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Bad Breath in Kids

By – Bad Breath Expert
Posted: April 21, 2009, Updated: July 28, 2015
Bad Breath in Children Can Mean a More Serious Health Issue
Bad breath in children can get worse throughout the day because as they breathe, their mouth becomes dryer, allowing bacteria to grow. Children need to see a pediatrician especially if they have to breathe out of their mouths due to colds, sinus infections, allergies, or bigger-than-average tonsils and adenoids blocking their nasal passages. Thumb sucking can also dry out the mouth. For children, here is a list of uncommon bad breath odors that may be a sign of a much more serious health complication:
  • Acetone - diabetes or acetone, alcohol, phenol, or salicylate ingestion
  • Ammonia - possibly a urinary tract infections or kidney failure
  • Asparagus - eating asparagus (yes, it may happen)
  • Bitter almonds - cyanide poisoning
  • Cat's urine - odor of cats syndrome (beta-methyl-crotonyl-CoA-carboxylase deficiency)
  • Celery - Oasthouse urine disease
  • Dead fish - stale fish syndrome (trimethylamine oxidase deficiency)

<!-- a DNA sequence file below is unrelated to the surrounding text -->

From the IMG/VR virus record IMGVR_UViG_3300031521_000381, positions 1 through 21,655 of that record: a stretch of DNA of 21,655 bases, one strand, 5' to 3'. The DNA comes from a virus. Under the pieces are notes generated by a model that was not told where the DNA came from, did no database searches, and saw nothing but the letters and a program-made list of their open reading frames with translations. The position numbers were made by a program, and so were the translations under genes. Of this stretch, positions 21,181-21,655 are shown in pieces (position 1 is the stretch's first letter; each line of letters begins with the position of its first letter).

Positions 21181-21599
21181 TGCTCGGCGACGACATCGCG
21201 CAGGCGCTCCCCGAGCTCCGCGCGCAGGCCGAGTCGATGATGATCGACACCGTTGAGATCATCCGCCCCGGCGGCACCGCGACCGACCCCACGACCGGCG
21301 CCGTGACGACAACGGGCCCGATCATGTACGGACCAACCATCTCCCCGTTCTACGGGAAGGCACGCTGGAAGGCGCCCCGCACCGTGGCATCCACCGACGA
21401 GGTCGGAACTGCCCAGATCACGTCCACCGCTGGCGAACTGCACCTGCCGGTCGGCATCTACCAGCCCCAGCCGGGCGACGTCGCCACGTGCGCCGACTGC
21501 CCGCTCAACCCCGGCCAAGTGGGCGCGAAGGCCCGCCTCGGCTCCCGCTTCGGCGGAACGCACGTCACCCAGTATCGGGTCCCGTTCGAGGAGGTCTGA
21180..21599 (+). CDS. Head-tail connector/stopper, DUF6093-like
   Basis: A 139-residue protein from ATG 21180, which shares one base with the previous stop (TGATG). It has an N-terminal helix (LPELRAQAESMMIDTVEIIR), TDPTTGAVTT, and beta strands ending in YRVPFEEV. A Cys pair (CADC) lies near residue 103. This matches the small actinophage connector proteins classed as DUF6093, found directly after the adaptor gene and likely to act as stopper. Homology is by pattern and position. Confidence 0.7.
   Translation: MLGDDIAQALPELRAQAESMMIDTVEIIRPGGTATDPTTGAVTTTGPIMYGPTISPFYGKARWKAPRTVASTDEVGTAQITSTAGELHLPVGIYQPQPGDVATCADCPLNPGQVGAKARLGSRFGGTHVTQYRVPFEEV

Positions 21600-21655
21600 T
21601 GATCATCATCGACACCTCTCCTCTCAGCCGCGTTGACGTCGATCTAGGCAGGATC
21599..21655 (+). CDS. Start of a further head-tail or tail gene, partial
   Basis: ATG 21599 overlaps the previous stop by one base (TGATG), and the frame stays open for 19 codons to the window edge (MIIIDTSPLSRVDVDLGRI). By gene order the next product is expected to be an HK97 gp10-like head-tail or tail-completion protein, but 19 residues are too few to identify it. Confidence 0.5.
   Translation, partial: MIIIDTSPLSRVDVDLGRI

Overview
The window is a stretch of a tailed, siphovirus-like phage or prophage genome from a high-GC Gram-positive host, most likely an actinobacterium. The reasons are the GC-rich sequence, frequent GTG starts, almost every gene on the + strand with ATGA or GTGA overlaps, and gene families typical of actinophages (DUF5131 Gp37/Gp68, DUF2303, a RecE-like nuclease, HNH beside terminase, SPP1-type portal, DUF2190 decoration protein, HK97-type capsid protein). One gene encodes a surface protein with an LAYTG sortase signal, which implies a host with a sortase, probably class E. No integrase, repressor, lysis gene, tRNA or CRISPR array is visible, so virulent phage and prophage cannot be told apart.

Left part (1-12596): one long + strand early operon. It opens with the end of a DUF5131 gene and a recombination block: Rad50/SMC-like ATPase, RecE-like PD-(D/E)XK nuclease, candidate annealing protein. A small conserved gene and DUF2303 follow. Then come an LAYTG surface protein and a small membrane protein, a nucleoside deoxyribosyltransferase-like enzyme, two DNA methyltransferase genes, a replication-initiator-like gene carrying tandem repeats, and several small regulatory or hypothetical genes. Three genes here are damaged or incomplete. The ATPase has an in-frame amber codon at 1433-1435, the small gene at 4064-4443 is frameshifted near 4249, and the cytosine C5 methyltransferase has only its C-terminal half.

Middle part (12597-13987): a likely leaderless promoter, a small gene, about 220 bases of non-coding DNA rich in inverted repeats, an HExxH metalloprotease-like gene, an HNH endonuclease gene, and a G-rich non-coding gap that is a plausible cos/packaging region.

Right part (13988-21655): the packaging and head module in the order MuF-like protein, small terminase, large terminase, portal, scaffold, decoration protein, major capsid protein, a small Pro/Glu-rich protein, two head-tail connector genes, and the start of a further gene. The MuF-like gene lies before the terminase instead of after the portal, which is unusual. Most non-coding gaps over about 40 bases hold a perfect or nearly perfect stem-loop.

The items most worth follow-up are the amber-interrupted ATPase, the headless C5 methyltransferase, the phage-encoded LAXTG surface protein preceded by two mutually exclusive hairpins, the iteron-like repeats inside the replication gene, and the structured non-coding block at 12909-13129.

• Fresh-baked bread - typhoid fever
  • Foul - tonsillitis, sinusitis, gingivitis, lung abscess, or dental cavities
  • Garlic - arsenic, phosphorus, organic phosphate insecticides, or thallium poisoning
  • Horse-like (also described as mouse-like or musty) - phenylketonuria
  • Rancid butter - rancid butter syndrome (hypermethionemia and hypertyrosinemia)
  • Raw liver - liver failure
  • Sweaty socks - odor of sweaty feet syndrome (Isovalryl CoA dehydrogenase deficiency) or sweaty feet syndrome II (Green acyldehydrogenase deficiency)
  • Violets - turpentine poisoning
Also, don't forget that little kids often stuff things in their mouth or noses, so always pay close attention, especially if there's discolored nasal discharge. Source: Alan Greene MD FAAP